Big and Tall Backpacking Gear – Choosing The Right Hiking Accessories

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Backpacking is a low-cost recreational activity that allows you to connect with nature uniquely. It is no wonder that the popularity of backpacking is surging as an increasingly health-conscious population seeks out new ways to stay fit and disconnect from the hustle and bustle of city life.

Unfortunately, due to different heights and body sizes, some people have a hard time finding proper gear for backpacking and hiking. Backpacking and camping equipment that is too small for your body size is not only an uncomfortable experience, but it can also be downright miserable. Whether you are talking about a tent, backpack, sleeping pad, or sleeping bag, if your gear is too small, your backpacking trip will be far less enjoyable than it should be. Nobody wants their feet to dangle onto the cold, rocky ground, or for their shoulders to be exposed to the cold air because they do not fit in their sleeping bag.

That said, everyone deserves to experience the outdoors and the joys that backpacking through nature can offer, regardless of body size.

When it comes to backpacking gear, big and tall people no longer have to feel frustrated or left out. While the amount of appropriate backpacking gear available can be limited when compared to traditional sizes, there are plenty of manufacturers that consider all body sizes.

There are a few things to think about when searching for the appropriately sized backpacking gear. To make things easier for you, let’s look at a few tips and tricks for finding big and tall backpacking gear.

What Should You Consider When Shopping for Big and Tall Backpacking Gear?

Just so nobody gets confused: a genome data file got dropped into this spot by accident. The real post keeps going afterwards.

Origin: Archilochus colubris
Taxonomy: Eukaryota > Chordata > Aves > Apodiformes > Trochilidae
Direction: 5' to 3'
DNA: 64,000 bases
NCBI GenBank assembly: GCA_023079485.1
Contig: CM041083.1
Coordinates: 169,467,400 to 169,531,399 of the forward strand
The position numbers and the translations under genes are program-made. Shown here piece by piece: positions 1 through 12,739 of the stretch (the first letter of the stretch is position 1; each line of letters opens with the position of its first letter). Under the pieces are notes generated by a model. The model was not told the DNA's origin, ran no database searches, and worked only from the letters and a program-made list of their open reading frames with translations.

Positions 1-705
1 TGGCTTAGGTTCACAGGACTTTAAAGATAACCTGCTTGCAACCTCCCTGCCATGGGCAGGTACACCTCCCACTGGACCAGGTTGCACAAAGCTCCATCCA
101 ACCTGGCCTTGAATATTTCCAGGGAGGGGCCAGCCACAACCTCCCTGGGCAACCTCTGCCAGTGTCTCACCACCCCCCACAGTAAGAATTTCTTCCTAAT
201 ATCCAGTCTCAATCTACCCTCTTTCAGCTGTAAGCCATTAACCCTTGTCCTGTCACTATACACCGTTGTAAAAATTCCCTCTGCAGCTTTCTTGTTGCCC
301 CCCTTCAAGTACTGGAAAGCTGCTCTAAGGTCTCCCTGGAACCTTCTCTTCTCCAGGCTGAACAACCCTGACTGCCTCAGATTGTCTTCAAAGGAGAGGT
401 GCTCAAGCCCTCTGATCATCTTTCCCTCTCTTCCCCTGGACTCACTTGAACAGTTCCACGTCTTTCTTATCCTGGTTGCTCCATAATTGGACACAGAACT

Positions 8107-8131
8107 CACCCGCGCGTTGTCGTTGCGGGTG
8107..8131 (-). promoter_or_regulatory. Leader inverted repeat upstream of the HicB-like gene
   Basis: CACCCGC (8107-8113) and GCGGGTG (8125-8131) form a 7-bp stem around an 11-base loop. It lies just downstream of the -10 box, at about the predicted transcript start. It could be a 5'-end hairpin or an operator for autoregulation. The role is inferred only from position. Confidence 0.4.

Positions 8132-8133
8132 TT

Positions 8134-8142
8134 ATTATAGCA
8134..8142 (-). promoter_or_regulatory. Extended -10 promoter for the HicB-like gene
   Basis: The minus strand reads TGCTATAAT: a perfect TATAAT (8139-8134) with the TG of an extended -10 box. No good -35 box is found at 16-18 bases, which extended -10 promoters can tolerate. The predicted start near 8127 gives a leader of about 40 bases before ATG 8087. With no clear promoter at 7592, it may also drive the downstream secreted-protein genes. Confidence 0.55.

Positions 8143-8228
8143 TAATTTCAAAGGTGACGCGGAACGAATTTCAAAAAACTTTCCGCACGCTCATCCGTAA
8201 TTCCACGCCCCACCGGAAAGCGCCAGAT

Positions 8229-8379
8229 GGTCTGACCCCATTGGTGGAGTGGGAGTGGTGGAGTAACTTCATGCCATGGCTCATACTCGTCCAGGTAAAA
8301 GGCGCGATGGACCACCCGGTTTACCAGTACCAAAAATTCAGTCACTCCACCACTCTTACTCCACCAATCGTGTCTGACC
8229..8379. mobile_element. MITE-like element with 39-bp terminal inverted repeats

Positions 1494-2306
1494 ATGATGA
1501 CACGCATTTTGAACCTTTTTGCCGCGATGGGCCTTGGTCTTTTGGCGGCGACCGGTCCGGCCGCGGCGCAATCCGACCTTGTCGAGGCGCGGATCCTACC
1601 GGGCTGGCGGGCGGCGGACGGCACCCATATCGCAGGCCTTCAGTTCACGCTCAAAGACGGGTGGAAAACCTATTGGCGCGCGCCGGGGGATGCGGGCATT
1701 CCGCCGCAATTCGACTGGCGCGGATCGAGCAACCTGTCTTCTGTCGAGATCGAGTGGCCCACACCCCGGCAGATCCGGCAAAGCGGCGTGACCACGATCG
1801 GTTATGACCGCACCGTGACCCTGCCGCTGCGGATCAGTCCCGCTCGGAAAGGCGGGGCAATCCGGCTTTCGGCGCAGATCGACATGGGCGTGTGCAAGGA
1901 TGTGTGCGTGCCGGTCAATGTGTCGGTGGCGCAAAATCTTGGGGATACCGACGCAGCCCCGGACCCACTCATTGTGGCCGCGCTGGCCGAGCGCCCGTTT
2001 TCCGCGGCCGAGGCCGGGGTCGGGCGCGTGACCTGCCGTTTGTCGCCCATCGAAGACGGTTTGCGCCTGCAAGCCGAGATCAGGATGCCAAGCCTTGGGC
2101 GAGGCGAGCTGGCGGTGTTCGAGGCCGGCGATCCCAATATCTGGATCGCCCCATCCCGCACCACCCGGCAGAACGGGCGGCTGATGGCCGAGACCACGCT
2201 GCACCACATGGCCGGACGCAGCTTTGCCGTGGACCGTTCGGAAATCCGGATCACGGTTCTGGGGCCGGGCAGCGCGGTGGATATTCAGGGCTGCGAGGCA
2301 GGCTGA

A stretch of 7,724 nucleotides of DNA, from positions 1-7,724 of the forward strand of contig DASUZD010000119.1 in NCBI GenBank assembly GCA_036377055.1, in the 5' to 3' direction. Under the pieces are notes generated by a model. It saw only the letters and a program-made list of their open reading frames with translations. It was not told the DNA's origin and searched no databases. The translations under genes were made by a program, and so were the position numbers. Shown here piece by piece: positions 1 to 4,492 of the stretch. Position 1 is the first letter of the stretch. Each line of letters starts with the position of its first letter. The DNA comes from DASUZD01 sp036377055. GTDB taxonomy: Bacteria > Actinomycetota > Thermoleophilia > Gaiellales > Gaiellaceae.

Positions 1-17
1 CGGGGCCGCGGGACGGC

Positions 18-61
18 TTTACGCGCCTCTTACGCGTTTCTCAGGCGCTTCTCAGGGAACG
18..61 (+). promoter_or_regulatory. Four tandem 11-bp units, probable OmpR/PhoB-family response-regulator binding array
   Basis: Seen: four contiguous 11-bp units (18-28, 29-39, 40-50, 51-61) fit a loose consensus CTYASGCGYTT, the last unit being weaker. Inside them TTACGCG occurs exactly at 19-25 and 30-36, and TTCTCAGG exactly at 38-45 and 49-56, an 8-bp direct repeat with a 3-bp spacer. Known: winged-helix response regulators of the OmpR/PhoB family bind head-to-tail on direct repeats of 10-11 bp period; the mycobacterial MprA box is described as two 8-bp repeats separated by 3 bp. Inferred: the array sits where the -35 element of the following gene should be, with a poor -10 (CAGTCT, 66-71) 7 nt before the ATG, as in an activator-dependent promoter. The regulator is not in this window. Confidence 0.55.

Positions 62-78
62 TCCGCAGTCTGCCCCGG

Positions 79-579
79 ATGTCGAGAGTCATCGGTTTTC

What Sort of Backpacker Are You? 

What Sort of Backpacker Are You

Whenever you are backpacking, you have to carry all of your gear on your back. Therefore, you have to make sure it all fits. Your pack should be as lightweight and compact as possible. Unfortunately, wearing and carrying larger sized gear makes it more challenging to keep your pack weight down. Finding ways to reduce the weight of your pack makes the hiking portion of your trip far more comfortable.

The amount of gear and supplies you need to pack varies greatly depending on the duration of your backpacking trip as well as the climate you’re backpacking in. A short, overnight hike during the late spring or summer requires far less gear than a multi-night trek during the colder months. Even though the backpack’s straps should be longer to accommodate a more significant framed person, using a pack designed to carry only required gear saves a lot of weight. No matter the length of the straps and belt, a 30-liter daypack weighs significantly less than an 80-liter expedition backpack. 

Make Sure Your Sleeping Bag and Sleeping Pad Are the Correct Sizes 

Make Sure Your Sleeping Bag and Sleeping Pad Are the Correct Size

Sealing in body heat when you sleep is critical for a comfortable and safe overnight trip. For taller people, finding the appropriately sized sleeping gear that is not overly heavy can be challenging.